Analyzing Nike+ using R

(This article was first published on macsci, and kindly contributed to R-bloggers)

logonike
A couple of weeks ago, I finally took up running seriously. To keep myself motivated -- especially on dark winter nights -- I bought the Nike+ iPod sports kit. The sports kit was developed by a partnership of Nike and Apple, and consists of a tiny accelerometer that you attach to one of your shoes (according to Nike it should go in a special built-in pocket of your special Nike+ compatible shoe, but there are of course plenty of other solutions), and a receiver you attach to your iPod. The accelerometer sends its data to your iPod, which in turn can tell you how far you ran and how far you still have to go. So far so good, but what you probably want to do is to analyze the data you have painfully gathered. And the way to do that, according to apple and nike, is to let iTunes send your data to the nikeplus website. This website is heavily flash-based, slow and only shows general trends -- it doesn’t let you touch your raw data. And that is exactly what I wanted. A couple of existing programs give you slightly better control over your data (e.g., Runner’s Log, TrailRunner), but none of them did cater to my needs.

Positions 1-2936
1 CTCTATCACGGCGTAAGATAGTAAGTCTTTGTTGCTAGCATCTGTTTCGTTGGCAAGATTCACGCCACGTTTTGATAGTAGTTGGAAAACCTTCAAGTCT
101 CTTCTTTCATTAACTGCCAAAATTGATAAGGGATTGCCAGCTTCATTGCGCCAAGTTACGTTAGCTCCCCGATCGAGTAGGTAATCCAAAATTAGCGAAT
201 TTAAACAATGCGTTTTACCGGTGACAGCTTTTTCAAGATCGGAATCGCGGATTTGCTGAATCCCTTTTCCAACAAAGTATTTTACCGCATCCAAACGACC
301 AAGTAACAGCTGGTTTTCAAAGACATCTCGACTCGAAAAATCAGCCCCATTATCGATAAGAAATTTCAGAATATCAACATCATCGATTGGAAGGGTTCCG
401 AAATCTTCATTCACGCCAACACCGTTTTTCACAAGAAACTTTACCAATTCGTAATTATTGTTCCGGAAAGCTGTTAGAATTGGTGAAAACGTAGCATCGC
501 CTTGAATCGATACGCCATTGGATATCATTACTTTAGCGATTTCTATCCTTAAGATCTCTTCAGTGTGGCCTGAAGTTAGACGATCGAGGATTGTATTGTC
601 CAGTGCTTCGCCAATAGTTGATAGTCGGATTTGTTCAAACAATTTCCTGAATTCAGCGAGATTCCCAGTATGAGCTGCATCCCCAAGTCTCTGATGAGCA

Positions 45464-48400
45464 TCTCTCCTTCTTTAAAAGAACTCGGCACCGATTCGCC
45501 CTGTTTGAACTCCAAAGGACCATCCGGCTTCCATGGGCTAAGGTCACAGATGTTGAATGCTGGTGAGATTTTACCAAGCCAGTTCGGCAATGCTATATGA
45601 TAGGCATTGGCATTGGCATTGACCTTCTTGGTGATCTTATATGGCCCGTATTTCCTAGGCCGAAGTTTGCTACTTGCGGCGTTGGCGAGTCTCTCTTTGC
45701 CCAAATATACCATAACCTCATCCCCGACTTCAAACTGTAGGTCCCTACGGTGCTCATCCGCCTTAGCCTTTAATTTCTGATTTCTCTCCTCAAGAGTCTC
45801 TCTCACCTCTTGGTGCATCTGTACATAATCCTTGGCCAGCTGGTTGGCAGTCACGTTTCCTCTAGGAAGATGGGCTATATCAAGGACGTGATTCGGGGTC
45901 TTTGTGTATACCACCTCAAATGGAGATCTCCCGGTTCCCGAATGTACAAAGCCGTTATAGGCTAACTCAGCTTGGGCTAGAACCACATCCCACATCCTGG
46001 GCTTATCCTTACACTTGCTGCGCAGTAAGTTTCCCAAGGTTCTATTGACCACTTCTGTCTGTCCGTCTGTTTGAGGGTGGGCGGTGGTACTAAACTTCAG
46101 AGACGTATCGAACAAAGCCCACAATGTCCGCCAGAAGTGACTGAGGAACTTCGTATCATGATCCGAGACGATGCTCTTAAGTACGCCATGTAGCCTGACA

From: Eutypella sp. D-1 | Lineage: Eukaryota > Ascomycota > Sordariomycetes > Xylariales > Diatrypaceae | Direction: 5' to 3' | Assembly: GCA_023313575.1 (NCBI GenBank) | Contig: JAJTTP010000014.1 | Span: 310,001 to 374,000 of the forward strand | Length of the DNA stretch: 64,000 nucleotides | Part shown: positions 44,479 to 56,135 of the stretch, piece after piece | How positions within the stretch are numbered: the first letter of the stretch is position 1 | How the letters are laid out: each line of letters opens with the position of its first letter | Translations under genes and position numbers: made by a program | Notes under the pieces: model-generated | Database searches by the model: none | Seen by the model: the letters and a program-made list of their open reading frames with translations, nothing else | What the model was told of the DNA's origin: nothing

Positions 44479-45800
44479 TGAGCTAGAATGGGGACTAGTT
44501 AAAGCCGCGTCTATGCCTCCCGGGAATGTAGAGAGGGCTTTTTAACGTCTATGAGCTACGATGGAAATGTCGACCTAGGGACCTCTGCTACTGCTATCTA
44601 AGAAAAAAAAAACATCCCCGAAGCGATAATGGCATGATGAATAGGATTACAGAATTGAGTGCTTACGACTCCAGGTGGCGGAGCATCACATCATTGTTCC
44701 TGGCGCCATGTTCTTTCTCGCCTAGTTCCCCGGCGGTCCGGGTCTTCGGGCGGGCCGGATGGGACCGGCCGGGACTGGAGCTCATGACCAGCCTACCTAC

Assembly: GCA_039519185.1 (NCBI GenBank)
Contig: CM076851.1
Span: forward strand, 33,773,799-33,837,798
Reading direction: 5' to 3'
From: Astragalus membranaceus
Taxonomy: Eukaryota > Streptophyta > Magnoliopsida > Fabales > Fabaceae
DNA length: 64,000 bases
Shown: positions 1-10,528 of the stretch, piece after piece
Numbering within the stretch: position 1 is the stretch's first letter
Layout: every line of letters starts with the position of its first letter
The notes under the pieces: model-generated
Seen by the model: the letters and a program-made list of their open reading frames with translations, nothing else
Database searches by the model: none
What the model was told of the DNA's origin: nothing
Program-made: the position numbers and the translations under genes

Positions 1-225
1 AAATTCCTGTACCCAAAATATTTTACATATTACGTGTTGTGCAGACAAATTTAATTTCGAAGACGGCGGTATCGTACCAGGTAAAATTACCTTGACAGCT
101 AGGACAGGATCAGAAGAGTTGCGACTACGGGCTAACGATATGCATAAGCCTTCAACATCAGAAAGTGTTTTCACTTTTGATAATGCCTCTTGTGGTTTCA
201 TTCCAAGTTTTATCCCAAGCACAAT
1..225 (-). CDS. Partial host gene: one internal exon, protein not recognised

To solve this I decided to write an R-script: how to better analyze data than by using R? Fortunately, the running data is stored in xml files on your iPod, which makes life easy. The script starts by copying new .xml files from a connected iPod (if there is one) to your hard disk, and parses the contents of the new files. Then, it displays the speed and pace over your last run, and graphs of speed, pace and distance of all your runs to date. For example:

speed
distance

Of course, as the script gives you access to the raw data, you can do with it what you like.

Training

The last thing the current script does is importing a csv training schedule (e.g., 12/30/08,2,3.218688
- date/mile/km). It displays the distance you have to run each day, and shows what you have already managed:

training

Furthermore, it creates two iCal calendar files, one for your schedule, and one for what you have done. These are moved to a directory, to which I connected a folder action applescript for cyberduck (see these examples), that automatically uploads the calendars to my website. Finally, I use iCal to subscribe to those calendars, letting it display what I still have to do and what I have done.

If you would like to try it out, you can download my script here, if you have any questions about the script, please feel free to send me and email.

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